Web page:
Compensation can be a sensitive topic in the workplace, but it's an important conversation nonetheless. Not least because staff retention and the likelihood of attracting talent are often inextricably linked to your payment structure.
Considering just 65% of people are satisfied with their compensation and 49% of U.S. adults feel they have to switch companies to gain significant raises, ensuring fair pay is vital for reducing turnover.
But how can you know that you're offering a fair salary?
Cue compensation benchmarking.
Compensation benchmarking is the analytics process that enables you to clearly determine acceptable salary ranges for your company's job roles. Based on these results, you can create a sensible payment structure and offer employees full pay transparency.
However, several types of data are required for successful salary benchmarking. So, with that said, this article will provide a handy compensation benchmarking template to help get you started.
Let's get going!
Why is Compensation Benchmarking Important?
Compensation benchmarking is a necessary process that should form part of your annual compensation review to ensure you're offering a fair pay structure.
When done well, compensation benchmarking should achieve the following:
- Internal equity - this ensures that when an employee looks at their own salary compared to a colleague's, they'll understand why there are differences between their pay. When employees notice they're being paid less for the same work as someone else, discontent is a frequent result. Internal equity helps to nip this issue in the bud.
- External equity - the employee perceives their pay to be fair compared to what other competing companies are offering. If employees feel they're getting a raw deal compared to the going market rate, they will likely leave your company for better pay elsewhere. External equity will help stop this from happening.
On top of this, compensation benchmarking unlocks several benefits:
- It raises employee morale and motivation because transparent compensation benchmarks ensure guidelines for pay progression, which can encourage employees to try to reach the next pay grade.
- It takes the guesswork out of new offers and promotions, saving you time in the long run.
- You can know with certainty that you're offering competitive compensation, which is more likely to attract top talent.
A Compensation Benchmarking Template
Compensation benchmarking aims to compare jobs internal to your company with those of your industry’s competitors. The aim is to determine the average market rate by matching your job descriptions and pay to external job descriptions and salary data.
Compensation benchmarking usually isn't a single number but rather a salary range. At the low end of this range, you have the Base Pay. This is the minimum pay an employee should receive to be compensated fairly. This is the clean rate of compensation your employee receives in exchange for their services.
The Base Pay is calculated as an hourly or annual salary and should consider the following factors:
- Job title and role.
- Daily responsibilities.
- How many people the role might manage.
- Years of experience.
- Skills and credentials.
- Working hours.
On top of this, there's Variable Pay. This is the pay increase an employee earns when they reach certain milestones.
- Additional years of experience.
- Time worked at the company.
- Hitting performance milestones.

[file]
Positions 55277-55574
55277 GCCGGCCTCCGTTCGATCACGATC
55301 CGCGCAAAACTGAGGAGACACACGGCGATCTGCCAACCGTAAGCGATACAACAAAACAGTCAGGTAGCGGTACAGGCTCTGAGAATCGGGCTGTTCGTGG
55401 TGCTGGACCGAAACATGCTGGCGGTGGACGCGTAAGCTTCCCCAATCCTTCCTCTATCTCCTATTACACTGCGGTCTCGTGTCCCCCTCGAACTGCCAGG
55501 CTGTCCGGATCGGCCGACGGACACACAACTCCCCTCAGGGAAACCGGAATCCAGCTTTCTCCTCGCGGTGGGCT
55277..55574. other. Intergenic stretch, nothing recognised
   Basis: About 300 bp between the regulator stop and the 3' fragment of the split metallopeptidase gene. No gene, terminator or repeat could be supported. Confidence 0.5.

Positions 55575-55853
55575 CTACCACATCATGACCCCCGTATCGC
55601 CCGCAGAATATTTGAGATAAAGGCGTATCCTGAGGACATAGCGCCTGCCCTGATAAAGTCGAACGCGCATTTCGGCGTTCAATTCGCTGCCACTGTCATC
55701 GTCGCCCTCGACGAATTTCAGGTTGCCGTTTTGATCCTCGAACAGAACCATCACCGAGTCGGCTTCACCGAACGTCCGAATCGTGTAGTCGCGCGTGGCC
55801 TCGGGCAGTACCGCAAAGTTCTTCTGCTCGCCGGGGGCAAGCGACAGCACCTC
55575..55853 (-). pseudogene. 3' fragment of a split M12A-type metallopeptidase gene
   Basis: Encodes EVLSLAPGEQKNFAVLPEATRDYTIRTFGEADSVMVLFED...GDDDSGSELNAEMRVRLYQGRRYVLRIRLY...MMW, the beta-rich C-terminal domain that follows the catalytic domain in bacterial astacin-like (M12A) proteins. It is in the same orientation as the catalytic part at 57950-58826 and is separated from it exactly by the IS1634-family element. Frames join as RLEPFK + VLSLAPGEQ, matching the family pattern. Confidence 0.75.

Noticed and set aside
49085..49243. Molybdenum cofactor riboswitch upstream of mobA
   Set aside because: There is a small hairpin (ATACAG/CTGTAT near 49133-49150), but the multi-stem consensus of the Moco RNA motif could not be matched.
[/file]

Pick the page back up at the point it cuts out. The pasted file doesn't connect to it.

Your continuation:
- Completing special training.
- Taking on additional responsibilities.
...and so on.
On top of this, an employee’s compensation might include other components, such as:
- Health insurance.
- Life insurance.
- Disability insurance.
- Flexible schedules.
- Long-term incentives like stocks.
- Other perks like mental health benefits, family discounts, childcare, sports memberships, etc.
Depending on your compensation philosophy, your pay range might further be affected by the employees’ age and the role’s significance to your company.
In light of that, during the compensation planning phase, establish a hierarchy of jobs in your business according to which positions are most vital to your daily operations and deserve the most compensation.
Once you've collected the information above, you can benchmark your current staff salary against the average market range.
Comparing the requirements for Base Pay will give you the minimum in your range. In contrast, comparing job descriptions with upper-end credentials will present figures for the higher end of the spectrum.
The Importance of Using the Right Compensation Benchmarking Data Samples
Where you obtain your data matters as your compensation benchmark will only be as valuable as the data you collect. For example, you must look primarily at competing companies.
These should be:
- Based in your region. Salaries vary significantly between different states and might reduce your reports' accuracy.
- In the same or a very similar industry.
- A similar size to your own company.
- Feature similar job roles. Don’t focus on job title alone, as other companies may define tasks differently. Look instead at the job description to find a good match.
There are several ways to obtain market compensation data. One way is to look at online resources such as LinkedIn Salary or Glassdoor, where employees can report how much they earn. These databases present salary ranges for specific jobs.
Alternatively, you can purchase surveys from research companies. If you opt to go this route, ensure the companies included in those surveys are a good match.
Use Salary Benchmarking Software for Accurate Compensation Benchmarking
The final way to obtain accurate compensation data is to use a compensation benchmarking tool. This salary benchmarking software automatically selects the most relevant compensation data to your job roles, location and industry to simplify the compensation benchmarking process.